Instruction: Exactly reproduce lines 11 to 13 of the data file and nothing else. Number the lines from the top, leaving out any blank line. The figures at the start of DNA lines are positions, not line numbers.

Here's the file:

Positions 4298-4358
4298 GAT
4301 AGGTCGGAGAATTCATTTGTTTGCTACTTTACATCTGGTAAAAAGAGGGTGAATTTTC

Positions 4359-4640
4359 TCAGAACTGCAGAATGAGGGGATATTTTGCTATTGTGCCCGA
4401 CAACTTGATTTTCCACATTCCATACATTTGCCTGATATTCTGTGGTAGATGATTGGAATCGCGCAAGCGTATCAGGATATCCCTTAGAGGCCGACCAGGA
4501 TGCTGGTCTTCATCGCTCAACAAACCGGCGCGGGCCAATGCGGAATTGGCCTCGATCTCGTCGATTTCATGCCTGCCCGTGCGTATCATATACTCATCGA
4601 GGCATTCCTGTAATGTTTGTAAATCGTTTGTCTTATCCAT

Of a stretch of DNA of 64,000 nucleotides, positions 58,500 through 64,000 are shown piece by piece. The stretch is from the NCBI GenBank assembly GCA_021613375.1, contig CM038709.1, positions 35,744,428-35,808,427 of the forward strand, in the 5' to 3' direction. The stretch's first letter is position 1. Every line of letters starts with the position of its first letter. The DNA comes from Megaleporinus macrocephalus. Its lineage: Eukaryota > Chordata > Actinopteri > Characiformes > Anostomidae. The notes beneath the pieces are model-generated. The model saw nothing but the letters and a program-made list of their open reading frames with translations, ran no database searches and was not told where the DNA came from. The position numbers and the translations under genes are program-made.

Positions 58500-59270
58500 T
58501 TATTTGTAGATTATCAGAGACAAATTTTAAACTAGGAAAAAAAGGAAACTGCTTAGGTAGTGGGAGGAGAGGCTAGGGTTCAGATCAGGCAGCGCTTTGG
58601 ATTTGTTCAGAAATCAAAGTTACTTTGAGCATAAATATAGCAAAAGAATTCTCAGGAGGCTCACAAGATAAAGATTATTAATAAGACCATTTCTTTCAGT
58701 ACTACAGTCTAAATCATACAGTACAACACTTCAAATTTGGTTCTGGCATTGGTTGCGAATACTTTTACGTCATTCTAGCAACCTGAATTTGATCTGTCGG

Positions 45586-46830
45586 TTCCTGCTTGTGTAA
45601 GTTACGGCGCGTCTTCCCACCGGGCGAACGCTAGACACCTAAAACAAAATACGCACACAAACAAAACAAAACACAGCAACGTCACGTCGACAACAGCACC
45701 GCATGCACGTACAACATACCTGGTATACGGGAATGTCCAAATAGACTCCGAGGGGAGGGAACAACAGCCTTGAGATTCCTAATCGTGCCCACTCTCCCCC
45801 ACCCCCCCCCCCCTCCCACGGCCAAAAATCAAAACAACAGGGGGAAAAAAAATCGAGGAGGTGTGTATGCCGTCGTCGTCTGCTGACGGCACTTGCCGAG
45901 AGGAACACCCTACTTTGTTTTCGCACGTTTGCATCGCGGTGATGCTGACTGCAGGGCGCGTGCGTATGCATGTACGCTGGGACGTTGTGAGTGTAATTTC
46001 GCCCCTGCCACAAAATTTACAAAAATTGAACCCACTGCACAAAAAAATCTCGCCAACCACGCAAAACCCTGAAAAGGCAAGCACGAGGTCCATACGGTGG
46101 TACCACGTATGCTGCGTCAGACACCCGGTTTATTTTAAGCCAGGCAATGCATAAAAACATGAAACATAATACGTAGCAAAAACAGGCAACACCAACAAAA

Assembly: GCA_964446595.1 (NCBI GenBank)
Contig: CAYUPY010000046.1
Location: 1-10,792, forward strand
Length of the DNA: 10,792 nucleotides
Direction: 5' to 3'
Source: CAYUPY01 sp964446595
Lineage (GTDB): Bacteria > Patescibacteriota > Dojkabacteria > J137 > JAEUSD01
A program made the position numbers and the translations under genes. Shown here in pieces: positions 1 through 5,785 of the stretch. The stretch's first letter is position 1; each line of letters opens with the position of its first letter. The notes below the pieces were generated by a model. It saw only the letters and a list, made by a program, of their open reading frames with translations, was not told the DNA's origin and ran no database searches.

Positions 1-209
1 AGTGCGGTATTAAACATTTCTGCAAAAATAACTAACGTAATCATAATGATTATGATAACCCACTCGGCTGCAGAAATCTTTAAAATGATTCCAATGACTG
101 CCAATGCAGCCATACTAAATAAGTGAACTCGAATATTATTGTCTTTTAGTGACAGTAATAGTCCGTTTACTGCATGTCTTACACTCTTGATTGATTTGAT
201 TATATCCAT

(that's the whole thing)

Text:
58500 T
58501 TATTTGTAGATTATCAGAGACAAATTTTAAACTAGGAAAAAAAGGAAACTGCTTAGGTAGTGGGAGGAGAGGCTAGGGTTCAGATCAGGCAGCGCTTTGG
58601 ATTTGTTCAGAAATCAAAGTTACTTTGAGCATAAATATAGCAAAAGAATTCTCAGGAGGCTCACAAGATAAAGATTATTAATAAGACCATTTCTTTCAGT